In fact, so many people quit that the media started using the term "Great Resignation" to describe the trend.
During the so-called Great Resignation, more than 1 million Australians quit their jobs. Issues like stress, increased responsibilities without matching increases in salary, not being rewarded for smarter working or being more productive, and job dissatisfaction were the primary motivations for many who opted to quit.
Others said world events like the pandemic caused them to rethink their priorities and find a job that gave them more time and energy for hobbies, passions, or family instead of requiring more time at the office.
This trend is affecting many major economic powers. More than 50 million Americans quit their jobs during the Great Resignation. However, a survey from Joblist has shown that at least 25% of these workers regret their decision to quit.
Many of these people are actively trying to get their old jobs back. Data from LinkedIn found that 4.5% of hires in 2021 were not new hires but returning employees returning to their old jobs after quitting. Some of these so-called boomerang employees may have been unable to find a suitable replacement. However, others may have been lured back by employers willing to increase pay to attract experienced workers.
This data suggests that many employees found that their old jobs were better than they thought or that the alternatives also had the same drawbacks without familiarity.
The Joblist survey found that more than half of workers who regret leaving their job found conditions different than expected at their new workplaces. The work was either harder, the job didn't meet expectations, or the culture was toxic. A significant minority of employees found that they missed their old job or the friendships that they made there. They were unable to make similar connections at their new place of employment.
Despite a clear indication that some members of the Great Resignation found out that the grass-is-always-greener phenomenon rings true, most workers did not regret their choices — 59% of survey respondents said they wouldn't consider returning to their old job.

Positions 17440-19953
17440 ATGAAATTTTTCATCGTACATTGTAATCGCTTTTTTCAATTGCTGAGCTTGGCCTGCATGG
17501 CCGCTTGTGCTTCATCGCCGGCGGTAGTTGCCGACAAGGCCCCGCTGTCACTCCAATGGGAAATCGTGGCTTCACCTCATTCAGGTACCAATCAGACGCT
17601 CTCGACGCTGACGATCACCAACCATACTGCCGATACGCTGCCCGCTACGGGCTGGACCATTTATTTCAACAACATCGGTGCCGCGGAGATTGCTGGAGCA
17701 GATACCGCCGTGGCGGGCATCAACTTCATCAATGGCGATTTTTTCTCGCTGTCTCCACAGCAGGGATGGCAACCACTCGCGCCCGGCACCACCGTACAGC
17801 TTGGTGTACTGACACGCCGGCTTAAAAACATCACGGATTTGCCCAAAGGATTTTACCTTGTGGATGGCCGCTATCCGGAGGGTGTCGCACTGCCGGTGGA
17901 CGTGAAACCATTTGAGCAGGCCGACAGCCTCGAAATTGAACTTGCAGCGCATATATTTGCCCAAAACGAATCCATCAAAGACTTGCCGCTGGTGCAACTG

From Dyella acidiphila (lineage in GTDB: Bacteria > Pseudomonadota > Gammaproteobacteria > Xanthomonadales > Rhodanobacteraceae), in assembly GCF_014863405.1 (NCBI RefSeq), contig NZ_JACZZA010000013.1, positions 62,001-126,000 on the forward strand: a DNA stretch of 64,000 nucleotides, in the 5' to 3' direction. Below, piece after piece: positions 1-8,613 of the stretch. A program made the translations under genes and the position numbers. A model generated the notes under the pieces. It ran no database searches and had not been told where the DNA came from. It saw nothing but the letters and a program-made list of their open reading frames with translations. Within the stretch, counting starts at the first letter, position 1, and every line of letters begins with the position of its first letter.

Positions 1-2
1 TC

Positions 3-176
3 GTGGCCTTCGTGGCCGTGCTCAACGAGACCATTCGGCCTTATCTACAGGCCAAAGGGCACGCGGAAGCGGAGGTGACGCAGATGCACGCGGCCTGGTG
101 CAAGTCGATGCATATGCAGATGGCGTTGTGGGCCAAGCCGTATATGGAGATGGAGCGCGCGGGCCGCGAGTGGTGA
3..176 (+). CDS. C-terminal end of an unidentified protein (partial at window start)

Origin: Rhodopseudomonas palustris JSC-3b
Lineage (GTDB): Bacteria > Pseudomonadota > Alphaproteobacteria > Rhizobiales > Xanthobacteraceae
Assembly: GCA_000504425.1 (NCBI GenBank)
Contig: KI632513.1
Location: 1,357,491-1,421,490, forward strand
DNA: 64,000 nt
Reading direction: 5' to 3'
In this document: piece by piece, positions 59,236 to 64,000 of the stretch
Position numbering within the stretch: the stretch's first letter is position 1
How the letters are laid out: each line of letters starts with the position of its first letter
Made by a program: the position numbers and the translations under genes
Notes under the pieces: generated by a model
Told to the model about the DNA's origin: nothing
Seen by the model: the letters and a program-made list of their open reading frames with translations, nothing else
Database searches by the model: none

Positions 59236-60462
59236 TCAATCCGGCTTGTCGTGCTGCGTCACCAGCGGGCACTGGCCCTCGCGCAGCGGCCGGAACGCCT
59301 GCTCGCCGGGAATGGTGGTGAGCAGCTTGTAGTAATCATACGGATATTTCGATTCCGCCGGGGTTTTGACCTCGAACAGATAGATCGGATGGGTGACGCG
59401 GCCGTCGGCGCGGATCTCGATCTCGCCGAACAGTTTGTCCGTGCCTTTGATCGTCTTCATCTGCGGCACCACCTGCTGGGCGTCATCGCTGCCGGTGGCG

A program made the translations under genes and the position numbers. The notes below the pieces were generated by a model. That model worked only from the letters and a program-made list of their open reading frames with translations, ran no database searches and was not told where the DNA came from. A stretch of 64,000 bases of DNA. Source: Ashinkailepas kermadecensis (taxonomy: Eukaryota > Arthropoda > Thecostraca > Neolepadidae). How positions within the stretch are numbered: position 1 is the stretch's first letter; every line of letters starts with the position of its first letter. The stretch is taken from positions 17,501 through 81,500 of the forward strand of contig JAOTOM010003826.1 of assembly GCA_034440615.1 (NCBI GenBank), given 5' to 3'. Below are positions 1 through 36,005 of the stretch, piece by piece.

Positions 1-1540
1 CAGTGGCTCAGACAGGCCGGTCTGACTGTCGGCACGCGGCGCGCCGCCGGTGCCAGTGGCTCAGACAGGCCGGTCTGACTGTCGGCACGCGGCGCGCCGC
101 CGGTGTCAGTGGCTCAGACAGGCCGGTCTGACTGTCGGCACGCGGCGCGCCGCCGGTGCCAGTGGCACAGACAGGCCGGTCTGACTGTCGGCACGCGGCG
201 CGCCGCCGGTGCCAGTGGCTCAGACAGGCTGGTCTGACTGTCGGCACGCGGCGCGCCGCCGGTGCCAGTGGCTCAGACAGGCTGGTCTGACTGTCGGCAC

Data also suggests that overall job security could play a role in dissatisfaction. Research by ELMO Software found that workers who felt less secure about their jobs were more likely to experience stress and burnout. This suggests that some people in highly competitive careers, requiring minimal skill or training or in danger of becoming redundant, may experience the same level of uncertainty or dissatisfaction regardless of where they work.
This is level of job change is not unprecedented. From 1988-1989, 19.5% of Australians changed their jobs, which is double the amount of changes during the Great Resignation. Furthermore, some of these numbers could be due to employment changes during Covid-19 and people returning to work as the pandemic seemingly winds down.
At the same time, Australians are spoiled for choice. In the second quarter of 2022, job vacancies were up 29.7% compared to the previous year. The fact that different jobs are available may have been too tempting for workers seeking the perfect job situation. The regret could come from not finding that ideal situation among the many alternatives.
It is also a great idea to hit pause before deciding to quit. Anyone feeling burnt out should take time to assess alternatives, such as negotiating for a promotion or higher salary or working with their current employer to reduce workload and stress levels. In the current market, some managers are receptive to such requests because they do not want to hire and train new employees.
Below we have listed a few steps both employers and employees can take to keep retention high or ensure before you leave a job that you won't regret moving on.
• Employers and employees should have meetings about company culture, work environment, expectations, and benchmarks for success during the interview process.
• Employees can ask for outside perspectives to make sure the job meets your decision-making criteria. If you get caught up in the idea of leaving for greener pastures, it could become impossible to think about the decision objectively. Third-party insights could help you see the positives of your current job.
• Employers seeking to make their business more attractive to incoming and existing employees should look at taking internal steps like refining time management, seeking professional development opportunities, or looking for other responsibilities/strengths for existing employees to grow.
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